Chinese Salted Fish Meat Patty (咸鱼蒸肉饼)
April 15, 2023  Print
Salted fish is definitely an acquired taste. Some people love it; others can’t stand it. Many countries and cultures have their own unique version of salted fish. Before modern food preservation methods, people who lived by the sea developed ways to preserve fish. Salting, pickling, fermenting, or some combination are all ways our smart ancestors developed to preserve fish.
Today’s recipe, Steamed Salted Fish Meat Patty, is made using Cantonese salted fish. I happened to stop by a large Chinese grocery store the other day where I picked up a bag of salted fish. I don’t live very close to a Chinatown or another Asian hub, so every time I go to a large Asian grocery store I always try to buy something that my local (smaller) Asian store does not normally stock. Since my kids have never had Chinese salted fish, it’s probably time to introduce them to it. At least from my experience, the earlier you get exposed to certain foods, the more likely you are to accept, get used to, or even like it. This is especially true for foods that are acquired tastes.
Cantonese salted fish is immensely popular in the province of Guang Dong and some other parts of Southern China. It’s one of those dishes considered “下饭菜“ Xia Fan Cai (literally means “down the rice dishes”) because it’s very easy to consume a large amount of rice when you eat salted fish. Many older generations of Cantonese would eat salted fish on a daily basis, paring it with white rice or congee. As a result, there are also many Cantonese dishes made with salted fish. It’s one of the homey dishes for Cantonese people since in the past salted fish was considered a food for poorer people.
The salted fish I got is the fermented salted fish (梅香咸鱼). There are two types of Cantonese salted fish, the fermented salted fish “梅香咸鱼” and the non-fermented salted fish, also known as the firm flesh salted fish “实肉咸鱼.“ Both are usually labeled in English as “Salted Fish.” So if you want to buy one specific type, you might need to be able to recognize the Chinese characters on the packaging. Both types of salted fish can be used to make most Cantonese salted fish recipes. Many Cantonese prefer fermented salted fish over the non-fermented type. I personally agree and think the fermented salted fish (梅香咸鱼) offers a more unique fragrance that’s lacking from the non-fermented salted fish. That said, if you’ve never had Cantonese salted fish, you might think both smell like rotten fish on the surface.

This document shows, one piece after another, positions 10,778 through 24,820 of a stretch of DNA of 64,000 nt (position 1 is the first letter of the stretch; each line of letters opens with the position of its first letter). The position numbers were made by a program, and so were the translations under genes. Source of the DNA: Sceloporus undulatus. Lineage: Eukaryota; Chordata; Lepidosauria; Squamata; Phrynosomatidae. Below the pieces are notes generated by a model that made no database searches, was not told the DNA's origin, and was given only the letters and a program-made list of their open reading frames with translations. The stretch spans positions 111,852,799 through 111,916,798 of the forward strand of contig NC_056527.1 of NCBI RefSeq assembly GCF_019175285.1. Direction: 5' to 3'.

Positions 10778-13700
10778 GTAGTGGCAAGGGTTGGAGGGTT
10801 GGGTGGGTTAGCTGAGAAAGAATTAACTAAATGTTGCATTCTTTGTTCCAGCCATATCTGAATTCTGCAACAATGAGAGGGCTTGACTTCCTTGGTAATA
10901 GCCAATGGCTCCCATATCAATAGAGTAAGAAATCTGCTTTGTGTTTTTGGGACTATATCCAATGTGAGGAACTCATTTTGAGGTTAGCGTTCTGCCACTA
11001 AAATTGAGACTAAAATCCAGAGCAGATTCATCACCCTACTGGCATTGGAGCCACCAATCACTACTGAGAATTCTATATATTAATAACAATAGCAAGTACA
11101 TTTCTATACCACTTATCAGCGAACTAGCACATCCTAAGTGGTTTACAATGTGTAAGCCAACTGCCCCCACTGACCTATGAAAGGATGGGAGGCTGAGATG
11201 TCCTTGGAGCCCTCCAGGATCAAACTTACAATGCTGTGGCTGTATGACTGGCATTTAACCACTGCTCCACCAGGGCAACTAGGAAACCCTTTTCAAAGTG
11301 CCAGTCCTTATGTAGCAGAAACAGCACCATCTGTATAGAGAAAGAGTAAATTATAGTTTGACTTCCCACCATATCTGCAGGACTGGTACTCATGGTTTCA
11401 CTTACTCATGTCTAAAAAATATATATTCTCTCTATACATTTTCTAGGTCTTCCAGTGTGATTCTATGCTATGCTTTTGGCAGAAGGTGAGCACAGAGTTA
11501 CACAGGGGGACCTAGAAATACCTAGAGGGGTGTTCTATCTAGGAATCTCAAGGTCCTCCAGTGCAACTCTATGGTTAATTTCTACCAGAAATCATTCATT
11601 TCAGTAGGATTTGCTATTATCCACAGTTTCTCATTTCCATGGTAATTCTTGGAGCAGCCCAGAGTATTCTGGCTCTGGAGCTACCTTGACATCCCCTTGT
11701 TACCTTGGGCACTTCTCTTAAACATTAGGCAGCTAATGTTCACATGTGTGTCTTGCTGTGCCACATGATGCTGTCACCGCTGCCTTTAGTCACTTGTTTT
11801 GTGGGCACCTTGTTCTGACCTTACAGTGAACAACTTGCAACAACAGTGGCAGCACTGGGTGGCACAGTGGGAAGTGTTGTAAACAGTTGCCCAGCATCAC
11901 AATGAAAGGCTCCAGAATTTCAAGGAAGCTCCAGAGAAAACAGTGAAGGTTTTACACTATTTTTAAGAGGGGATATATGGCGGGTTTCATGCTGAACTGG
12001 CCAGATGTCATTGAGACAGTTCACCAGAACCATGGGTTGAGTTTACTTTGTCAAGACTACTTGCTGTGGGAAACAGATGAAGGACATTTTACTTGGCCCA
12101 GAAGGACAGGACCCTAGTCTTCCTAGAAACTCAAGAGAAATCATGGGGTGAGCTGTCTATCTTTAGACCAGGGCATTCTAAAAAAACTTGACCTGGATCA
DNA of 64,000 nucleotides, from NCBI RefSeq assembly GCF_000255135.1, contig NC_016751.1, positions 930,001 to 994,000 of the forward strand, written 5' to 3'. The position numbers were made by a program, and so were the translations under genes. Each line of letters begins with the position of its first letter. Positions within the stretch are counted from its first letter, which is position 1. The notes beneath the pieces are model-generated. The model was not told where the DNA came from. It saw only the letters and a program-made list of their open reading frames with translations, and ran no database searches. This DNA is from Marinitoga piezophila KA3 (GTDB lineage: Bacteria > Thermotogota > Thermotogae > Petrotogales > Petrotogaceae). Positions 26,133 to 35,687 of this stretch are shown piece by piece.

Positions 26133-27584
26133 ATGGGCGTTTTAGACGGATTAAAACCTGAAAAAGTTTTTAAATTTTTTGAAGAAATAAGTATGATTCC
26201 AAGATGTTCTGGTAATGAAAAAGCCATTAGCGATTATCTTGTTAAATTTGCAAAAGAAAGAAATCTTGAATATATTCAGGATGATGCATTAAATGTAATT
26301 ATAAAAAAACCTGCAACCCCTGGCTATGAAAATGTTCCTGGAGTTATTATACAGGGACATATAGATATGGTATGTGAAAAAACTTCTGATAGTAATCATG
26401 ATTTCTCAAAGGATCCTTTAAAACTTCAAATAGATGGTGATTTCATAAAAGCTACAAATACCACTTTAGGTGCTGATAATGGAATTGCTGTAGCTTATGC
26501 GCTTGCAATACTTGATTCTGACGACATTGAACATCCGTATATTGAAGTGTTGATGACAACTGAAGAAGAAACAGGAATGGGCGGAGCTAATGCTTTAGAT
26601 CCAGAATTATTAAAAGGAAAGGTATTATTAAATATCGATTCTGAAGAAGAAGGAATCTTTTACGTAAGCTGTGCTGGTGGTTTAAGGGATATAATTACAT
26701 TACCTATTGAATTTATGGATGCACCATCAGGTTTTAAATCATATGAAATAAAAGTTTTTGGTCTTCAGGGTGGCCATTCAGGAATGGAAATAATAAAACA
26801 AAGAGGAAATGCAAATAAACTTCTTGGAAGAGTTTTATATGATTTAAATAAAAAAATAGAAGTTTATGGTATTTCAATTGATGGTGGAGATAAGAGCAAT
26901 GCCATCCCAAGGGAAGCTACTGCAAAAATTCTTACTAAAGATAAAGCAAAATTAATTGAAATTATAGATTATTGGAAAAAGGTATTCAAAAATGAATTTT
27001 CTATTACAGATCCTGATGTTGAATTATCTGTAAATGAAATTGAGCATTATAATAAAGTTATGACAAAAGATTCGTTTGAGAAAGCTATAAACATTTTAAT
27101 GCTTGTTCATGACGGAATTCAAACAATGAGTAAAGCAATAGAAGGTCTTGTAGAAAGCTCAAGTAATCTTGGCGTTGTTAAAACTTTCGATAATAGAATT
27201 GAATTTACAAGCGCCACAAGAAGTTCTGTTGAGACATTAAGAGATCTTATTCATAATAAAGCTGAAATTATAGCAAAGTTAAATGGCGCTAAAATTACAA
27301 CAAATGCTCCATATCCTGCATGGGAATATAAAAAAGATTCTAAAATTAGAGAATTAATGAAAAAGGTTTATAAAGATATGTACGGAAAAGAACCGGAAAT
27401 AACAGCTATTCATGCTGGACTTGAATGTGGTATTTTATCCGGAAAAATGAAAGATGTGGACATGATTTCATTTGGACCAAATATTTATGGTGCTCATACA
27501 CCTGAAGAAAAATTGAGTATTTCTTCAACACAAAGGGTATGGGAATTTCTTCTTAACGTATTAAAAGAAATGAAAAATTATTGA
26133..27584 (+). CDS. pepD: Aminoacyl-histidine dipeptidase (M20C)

I was a bit skeptical when I first offered this Steamed Salted Fish Meat Patty to my kids. I wasn’t sure if they would accept the salted fish’s unique and acquired flavor. But to my surprise, they made no fuss and liked it right away. They loved adding the sauce (excess liquid) to their rice because it made the rice more flavorful. It was definitely easier to get my kids to like salted fish than, for example, bitter melon.
Here is another little interesting fact. The fermented salted fish (梅香咸鱼) has an nice looking Chinese name which literally means “plum blossom aroma salted fish.” It gets its name from its homonyms “霉香咸鱼,” which literally means “moldy aroma salted fish” because of the fermentation process. So most manufactures use a much more pleasant looking name 梅香 (plum blossom aroma) instead.
Gluten Free, Low Carb
Preparation Time: 20 minutes
Total Time: 30 minutes
Servings: 2 to 4 people
- 1/2 medium to large fish or 1 small salted fish (about 20g)1
- 1/2 lb (~225g) ground pork belly (I use the Kitchen-Aid meat grinder attachment) 2
- 1 1-inch long piece of ginger
- 1 green onion
- 1 teaspoon Chinese Shaoxing wine
- pinch ground white pepper or freshly-ground white pepper
- 1/4 cup (~60ml) water or low sodium stock
- Peel and mince the ginger. Cut the green onion into long thin slices. In a medium mixing bowl, add the ground pork belly, minced ginger, 1 teaspoon of Chinese Shaoxing wine, and 1 pinch of ground white pepper, mixing well. Slowly add 1/4 cup water or low sodium stock to the ground pork belly, mixing either clockwise or counterclockwise until the liquid is fully absorbed. Note that you can also do this after chopping the salted fish in step 3 (as I’ve done here).
- Rinse the salted fish to remove any surface dirt. Pat dry with a paper towel. Remove the salted fish’s head and any bones. Chop the salted fish into tiny pieces. (Alternatively, if your salted fish has many small bones, pan fry both sides under medium heat so the bones become crispy and brittle. Then wait for the salted fish to cool and chop the fish into tiny pieces.) Add the chopped salted fish pieces into the meat and mix thoroughly.
- Heat a steamer or a large pot with a steamer rack under medium-high heat. While waiting for the water to boil, transfer the mixed salted fish meat pie into a shallow medium plate or a wide bowl. Spread the meat pie into a large patty with the back of a spoon, about 0.4 inch (or 1cm) thick. Sprinkle the thinly-sliced green onions on top.
- When the water boils, add the salted fish meat pie to the steamer and steam for 10 minutes. Then turn off the heat and carefully remove the lid. Wait for 1 minute to cool slightly before transferring the dish out. Enjoy right away with rice or white porridge/congee/jook/juk.
- You can use either fermented salted fish (Mei Xiang Xian Yu 梅香咸鱼) or non-fermented salted fish (实肉咸鱼). Usually they are both labeled in English as “Salted Fish. ”
- It’s important that the ground pork has plenty of fat. Pork belly works well for this recipe. You can also use pork butt and shoulder. Just make sure there is plenty of fat in the meat. I like to grind my own meat with the Kitchen-Aid meat grinder attachment using the largest grind holes.
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